3. Parents and Abducted Children Together (PACT). This organisation campaigns, conducts research and helps to make policy to secure the better protection of children who are abducted.
Their website also contains advice on steps for parents to take if their child has been abducted to a Hague Convention country.
2. Report the missing person to the UK police
It can help if you file a missing person report with the local police in the UK as well as in the country they went missing. You can do this with the local police where you live, or where the missing person lives in the UK.
You should make a specific request that they inform the National Crime Agency’s Interpol bureau (or the SIRENE bureau if they went missing in the EU or EFTA), which can liaise with the police abroad.
UK police forces do not usually become involved in an investigation in another country. Even where they are ready to, they can only do this at the invitation of the authorities in that country.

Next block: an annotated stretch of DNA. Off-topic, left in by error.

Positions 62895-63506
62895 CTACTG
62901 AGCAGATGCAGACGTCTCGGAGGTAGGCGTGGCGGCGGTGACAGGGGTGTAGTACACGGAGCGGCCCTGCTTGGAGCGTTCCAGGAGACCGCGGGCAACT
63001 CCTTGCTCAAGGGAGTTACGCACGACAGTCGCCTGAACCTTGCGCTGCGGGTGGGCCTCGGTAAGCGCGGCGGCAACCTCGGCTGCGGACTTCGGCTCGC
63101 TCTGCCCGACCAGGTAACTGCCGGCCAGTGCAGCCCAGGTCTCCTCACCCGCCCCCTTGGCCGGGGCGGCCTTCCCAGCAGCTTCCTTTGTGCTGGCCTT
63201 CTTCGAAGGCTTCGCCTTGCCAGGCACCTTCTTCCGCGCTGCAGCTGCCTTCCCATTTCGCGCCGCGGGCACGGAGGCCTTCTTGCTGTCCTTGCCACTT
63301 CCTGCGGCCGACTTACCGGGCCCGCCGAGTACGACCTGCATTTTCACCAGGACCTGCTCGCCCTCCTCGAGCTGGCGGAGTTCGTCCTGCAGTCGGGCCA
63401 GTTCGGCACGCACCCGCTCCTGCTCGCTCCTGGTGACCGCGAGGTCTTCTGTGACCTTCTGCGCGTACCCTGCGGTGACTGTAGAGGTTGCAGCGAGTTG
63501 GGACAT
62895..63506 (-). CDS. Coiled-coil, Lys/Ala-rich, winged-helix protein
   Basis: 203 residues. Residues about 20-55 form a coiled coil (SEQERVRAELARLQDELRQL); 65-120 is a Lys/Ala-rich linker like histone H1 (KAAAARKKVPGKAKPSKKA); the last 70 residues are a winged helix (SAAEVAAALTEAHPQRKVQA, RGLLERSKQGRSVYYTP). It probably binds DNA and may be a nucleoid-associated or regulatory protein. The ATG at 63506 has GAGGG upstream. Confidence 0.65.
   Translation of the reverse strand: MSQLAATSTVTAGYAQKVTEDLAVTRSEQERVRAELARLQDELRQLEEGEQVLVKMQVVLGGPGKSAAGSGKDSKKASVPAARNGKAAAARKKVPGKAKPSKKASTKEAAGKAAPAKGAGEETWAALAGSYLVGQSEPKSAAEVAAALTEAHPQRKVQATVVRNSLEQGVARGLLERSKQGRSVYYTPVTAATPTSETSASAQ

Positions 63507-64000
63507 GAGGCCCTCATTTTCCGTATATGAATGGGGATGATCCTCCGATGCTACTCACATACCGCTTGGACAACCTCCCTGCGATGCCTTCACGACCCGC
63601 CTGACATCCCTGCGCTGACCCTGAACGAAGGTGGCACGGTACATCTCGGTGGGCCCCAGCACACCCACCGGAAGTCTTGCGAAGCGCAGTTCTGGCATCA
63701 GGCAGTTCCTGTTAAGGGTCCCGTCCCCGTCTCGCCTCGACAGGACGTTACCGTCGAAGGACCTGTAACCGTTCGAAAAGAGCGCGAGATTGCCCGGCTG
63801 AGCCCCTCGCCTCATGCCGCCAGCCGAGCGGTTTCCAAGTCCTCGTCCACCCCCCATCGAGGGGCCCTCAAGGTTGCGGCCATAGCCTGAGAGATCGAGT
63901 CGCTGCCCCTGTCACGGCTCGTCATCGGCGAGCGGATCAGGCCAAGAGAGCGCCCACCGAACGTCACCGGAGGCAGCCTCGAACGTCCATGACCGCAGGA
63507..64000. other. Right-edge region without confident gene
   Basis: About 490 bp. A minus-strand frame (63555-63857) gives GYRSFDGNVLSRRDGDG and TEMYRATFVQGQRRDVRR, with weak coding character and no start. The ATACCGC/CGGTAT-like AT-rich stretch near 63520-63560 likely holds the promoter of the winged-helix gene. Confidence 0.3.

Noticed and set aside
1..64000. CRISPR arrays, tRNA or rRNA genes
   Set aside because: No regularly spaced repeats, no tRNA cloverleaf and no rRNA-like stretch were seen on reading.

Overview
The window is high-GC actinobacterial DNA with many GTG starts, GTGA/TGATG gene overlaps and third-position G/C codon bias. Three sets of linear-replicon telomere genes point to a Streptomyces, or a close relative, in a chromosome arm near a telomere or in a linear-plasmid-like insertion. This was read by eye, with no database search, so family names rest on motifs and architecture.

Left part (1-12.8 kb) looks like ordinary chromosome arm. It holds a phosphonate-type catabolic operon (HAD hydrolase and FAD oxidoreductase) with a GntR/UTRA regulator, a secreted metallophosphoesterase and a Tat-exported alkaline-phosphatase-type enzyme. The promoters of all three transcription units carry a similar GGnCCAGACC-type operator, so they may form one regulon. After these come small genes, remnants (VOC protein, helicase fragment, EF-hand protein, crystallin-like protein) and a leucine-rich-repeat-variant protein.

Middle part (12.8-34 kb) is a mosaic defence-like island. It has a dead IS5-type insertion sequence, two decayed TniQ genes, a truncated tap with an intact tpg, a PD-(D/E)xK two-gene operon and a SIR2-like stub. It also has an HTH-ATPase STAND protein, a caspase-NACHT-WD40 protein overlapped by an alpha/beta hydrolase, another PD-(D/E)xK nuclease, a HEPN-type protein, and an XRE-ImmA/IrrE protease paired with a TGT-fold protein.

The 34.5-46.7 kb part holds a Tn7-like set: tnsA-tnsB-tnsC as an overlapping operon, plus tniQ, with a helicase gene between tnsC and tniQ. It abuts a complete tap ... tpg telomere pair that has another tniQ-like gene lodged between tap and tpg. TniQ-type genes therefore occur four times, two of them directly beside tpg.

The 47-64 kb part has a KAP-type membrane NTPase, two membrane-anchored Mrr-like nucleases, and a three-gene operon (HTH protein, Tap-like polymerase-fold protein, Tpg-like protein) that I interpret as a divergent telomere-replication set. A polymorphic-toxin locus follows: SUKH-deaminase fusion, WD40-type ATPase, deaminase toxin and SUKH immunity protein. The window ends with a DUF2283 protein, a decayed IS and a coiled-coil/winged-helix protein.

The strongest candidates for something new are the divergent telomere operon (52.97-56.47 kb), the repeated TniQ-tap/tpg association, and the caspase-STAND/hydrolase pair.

3. Contact the Foreign, Commonwealth & Development Office (FCDO)
You can contact the FCDO by phone 24/7 for help or advice from anywhere in the world by calling 020 7008 5000, or by contacting your nearest British Embassy, High Commission or Consulate. You do not have to wait to report the person missing to the FCDO.
Try to provide as much information as possible about the missing person, for example:
- name, date of birth and place of birth
- passport details, if known
- the last place, date and time you or anybody else had contact with them
- travel itinerary and who they are travelling with
- whether they have a medical condition
- mobile phone number, email address, social media account
- insurance details, if known
How the Foreign, Commonwealth & Development Office (FCDO) can help
The FCDO can:
- check its consular records to see if it has had any recent contact with your relative or friend.
- give you information about the police or local authorities in the country they went missing so you can make a missing person report.
- liaise with the authorities in the country they went missing and keep you informed of their progress and pass on any requests they make to UK authorities.